Graduate Profiles

Kash Kravitz - Postwar American Culture

Following graduation, Kash decided to disregard the five years spent pursuing a Bachelor’s Degree and head back to community college—this time for culinary school. They currently work as a line cook at a fine dining establishment in Oakland and aspire to open a Jew-ish diner restaurant cooperative/queer social space named after their late grandmother Estelle. At their future restaurant, they want to offer free meals to transgender people of color and provide a space for community organizing. Once they get too old to withstand the physical labor of being a chef, Kash plans to teach cooking as a tool for self-empowerment to youth. Or, who knows, maybe they’ll get bored of it all in a few years and further their interest in American food culture by pursing a graduate degree in American Studies.

Rhetoric 131T - Rhetoric of Fiction
American Studies 101
American Studies 101
American Studies 102
American Studies C 171 - History of the American Landscape

Thesis The Wolf in Farmer’s Clothing: The Reproduction of White Hierarchal Structures at the Davis Farmers’ Market, 1976-1986

By deconstructing socially formative discourses related to the local food movement from 1976-1986 in Yolo County, Kash’s honors thesis argues that the famed Davis Farmers’ Market came into being as a social institution that maintains white supremacist social order through frameworks of environmentalism and community-togetherness. They dissect documents which pertain to local food in order to articulate how progressive liberal ideologies of local food covertly formulate regressive constructions of race and class typically thought of as belonging to white conservatives. Each chapter contains a series of close readings, either of tomatoes as a source of local identity and political/racial tension, the cultural appropriation of food and construction of all-white community at the Market, or the racialized, class-constitutive rhetoric of freshness. Kash finishes by elaborating how discursive ideas about local food in the decade of study continue to implicate the Davis Farmers’ Market in an enactment of white supremacist social structuring despite a perceived notion of equality, using the political intentionality of West Oakland Farmers’ Market as a foil to exemplify an alternative configuration of a market that fights white supremacist hierarchal structures.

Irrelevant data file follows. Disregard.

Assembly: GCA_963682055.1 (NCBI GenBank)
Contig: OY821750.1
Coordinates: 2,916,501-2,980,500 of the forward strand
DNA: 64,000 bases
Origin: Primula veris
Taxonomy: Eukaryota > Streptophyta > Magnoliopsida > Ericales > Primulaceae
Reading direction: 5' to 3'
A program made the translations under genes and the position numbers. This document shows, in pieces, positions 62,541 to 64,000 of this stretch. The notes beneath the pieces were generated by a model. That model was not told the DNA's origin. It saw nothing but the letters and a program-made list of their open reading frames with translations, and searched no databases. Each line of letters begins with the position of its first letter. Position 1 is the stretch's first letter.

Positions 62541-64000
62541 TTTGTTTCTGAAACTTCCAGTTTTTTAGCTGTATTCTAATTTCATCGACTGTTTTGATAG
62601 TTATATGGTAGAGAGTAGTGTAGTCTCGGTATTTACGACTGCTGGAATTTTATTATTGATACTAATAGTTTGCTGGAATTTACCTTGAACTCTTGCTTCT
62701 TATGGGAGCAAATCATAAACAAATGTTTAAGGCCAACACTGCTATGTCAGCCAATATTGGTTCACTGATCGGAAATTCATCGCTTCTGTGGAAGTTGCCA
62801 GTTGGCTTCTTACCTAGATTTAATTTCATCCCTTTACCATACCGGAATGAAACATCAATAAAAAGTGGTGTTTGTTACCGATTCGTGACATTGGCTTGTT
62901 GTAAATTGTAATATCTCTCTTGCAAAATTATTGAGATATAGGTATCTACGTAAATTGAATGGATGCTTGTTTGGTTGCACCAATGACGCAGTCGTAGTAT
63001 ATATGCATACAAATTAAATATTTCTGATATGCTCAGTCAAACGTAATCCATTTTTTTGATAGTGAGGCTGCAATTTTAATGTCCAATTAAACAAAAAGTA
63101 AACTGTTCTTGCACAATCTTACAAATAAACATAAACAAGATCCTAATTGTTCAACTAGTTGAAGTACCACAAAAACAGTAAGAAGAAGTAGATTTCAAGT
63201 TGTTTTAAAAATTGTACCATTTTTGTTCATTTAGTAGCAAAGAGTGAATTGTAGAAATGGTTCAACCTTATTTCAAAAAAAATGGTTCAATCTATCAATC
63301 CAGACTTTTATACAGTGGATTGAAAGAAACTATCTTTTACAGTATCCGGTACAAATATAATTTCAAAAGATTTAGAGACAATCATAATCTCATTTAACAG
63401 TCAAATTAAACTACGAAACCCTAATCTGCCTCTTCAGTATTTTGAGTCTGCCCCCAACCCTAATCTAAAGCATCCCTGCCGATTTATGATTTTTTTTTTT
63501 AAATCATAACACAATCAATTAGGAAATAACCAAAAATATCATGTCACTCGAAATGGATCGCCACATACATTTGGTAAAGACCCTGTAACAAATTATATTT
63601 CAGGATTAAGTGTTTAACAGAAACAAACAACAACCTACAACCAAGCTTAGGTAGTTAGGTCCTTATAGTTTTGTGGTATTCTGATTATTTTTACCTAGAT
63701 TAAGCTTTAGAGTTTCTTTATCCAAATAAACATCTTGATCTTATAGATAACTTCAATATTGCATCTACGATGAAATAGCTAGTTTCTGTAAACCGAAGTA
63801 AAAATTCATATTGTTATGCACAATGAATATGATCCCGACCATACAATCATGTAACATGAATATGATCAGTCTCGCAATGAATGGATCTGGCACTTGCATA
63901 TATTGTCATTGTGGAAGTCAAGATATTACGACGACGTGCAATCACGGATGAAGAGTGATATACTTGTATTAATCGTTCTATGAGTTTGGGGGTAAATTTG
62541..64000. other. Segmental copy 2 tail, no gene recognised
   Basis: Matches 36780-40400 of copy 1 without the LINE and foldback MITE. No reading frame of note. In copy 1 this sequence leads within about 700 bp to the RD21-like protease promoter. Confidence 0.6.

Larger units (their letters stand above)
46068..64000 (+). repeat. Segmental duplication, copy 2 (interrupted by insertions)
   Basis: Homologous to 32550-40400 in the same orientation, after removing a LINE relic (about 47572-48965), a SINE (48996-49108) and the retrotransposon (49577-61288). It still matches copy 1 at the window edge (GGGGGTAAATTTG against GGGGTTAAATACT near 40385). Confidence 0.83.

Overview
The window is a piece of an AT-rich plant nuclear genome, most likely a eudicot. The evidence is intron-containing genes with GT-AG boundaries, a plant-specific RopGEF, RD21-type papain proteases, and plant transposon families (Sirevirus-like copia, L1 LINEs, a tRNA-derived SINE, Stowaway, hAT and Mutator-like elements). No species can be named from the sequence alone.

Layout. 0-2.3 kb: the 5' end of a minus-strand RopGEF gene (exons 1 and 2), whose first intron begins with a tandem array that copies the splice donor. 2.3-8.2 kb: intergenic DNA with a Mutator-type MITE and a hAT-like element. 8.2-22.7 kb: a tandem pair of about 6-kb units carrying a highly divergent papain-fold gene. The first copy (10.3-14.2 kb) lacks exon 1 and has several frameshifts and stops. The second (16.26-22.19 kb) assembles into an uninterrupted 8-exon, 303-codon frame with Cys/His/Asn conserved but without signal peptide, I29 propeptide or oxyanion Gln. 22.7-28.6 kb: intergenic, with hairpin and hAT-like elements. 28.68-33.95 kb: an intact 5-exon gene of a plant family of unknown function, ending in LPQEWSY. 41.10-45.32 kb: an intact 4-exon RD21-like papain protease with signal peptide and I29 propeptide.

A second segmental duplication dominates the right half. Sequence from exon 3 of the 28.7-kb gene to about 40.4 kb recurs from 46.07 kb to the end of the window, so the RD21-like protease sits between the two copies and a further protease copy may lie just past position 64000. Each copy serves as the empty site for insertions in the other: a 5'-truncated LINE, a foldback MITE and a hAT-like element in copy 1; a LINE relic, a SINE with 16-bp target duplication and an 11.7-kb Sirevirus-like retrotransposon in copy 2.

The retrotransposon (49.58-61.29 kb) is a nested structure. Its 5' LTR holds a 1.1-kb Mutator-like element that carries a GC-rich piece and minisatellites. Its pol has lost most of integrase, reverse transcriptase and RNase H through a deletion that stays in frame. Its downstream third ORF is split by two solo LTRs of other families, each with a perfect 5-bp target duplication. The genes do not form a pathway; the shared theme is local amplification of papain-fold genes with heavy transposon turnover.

Kevin Ponn - Technology and the American Public

Since graduating , Kevin has had the honor of working for the university as the new Cal Esports Program Manager, the first full-time staff position dedicated to esports. Kevin directly oversees the Cal Esports program and the Cal Esports Community Center, which serves all students at Cal as the home for gaming on campus. In work and life, Kevin is an advocate for the positive role of gaming and esports in our society.


American Studies C172 - History of American Business
Art 178 - Game Design Methods
Information C167 - Virtual Communities/Social Media

Thesis Esports: Evolution


Esports is a rapidly developing industry and fledgling sport on college campuses in the United States. Kevin’s senior thesis, focused on the rapidly developing industry of esports and its fledgling status as sport on U.S. college campuses, explores how the grassroots gaming movement is translating into the next great American sport. Through an examination of the history of competitive gaming, Kevin’s thesis reveals how several influencers shaped the evolution and founding of the nation’s first Division 1 collegiate Esports program, Cal Esports. The project uses an interdisciplinary approach to understand this complex ecosystem. The economic and business development of video game companies and peripheral organizations are examined, as well as technological changes over the past fifteen years that have led to the expansion and maturation of gaming culture into mainstream American culture. Kevin’s thesis explores how the Cal Esports program and the role of institutions like the University of California, Berkeley play key roles in shaping the future of gaming and its larger impact on American sports culture as a whole by challenging the masculinization of sports in general.